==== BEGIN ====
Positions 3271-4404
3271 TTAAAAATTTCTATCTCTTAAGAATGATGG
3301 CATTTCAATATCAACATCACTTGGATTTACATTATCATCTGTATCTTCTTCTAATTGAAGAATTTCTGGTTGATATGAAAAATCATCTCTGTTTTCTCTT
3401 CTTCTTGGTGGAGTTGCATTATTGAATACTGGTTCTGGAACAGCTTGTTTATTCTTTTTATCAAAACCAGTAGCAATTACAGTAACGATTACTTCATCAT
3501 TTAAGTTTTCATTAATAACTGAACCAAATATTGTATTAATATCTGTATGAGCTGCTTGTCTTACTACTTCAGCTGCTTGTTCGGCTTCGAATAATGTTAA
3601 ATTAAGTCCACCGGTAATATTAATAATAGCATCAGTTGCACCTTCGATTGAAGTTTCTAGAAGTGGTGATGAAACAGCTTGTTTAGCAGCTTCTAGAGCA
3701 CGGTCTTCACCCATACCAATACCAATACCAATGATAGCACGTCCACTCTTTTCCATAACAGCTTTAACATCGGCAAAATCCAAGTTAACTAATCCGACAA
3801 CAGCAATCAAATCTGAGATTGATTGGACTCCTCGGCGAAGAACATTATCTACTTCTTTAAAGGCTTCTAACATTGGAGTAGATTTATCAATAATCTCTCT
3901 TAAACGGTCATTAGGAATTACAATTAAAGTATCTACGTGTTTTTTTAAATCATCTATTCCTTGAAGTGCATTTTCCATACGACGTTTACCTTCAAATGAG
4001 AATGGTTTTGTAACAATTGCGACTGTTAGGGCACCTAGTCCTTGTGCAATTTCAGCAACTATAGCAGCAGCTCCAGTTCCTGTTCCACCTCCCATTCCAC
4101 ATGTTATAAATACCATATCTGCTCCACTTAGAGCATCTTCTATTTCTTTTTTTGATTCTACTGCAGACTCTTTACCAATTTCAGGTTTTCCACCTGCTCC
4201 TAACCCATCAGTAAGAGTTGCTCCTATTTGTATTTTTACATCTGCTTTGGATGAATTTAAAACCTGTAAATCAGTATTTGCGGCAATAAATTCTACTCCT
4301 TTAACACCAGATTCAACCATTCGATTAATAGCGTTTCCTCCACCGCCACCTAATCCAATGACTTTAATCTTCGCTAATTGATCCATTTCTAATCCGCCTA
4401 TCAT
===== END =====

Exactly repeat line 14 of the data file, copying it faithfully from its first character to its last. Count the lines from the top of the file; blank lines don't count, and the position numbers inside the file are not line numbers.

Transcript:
4401 TCAT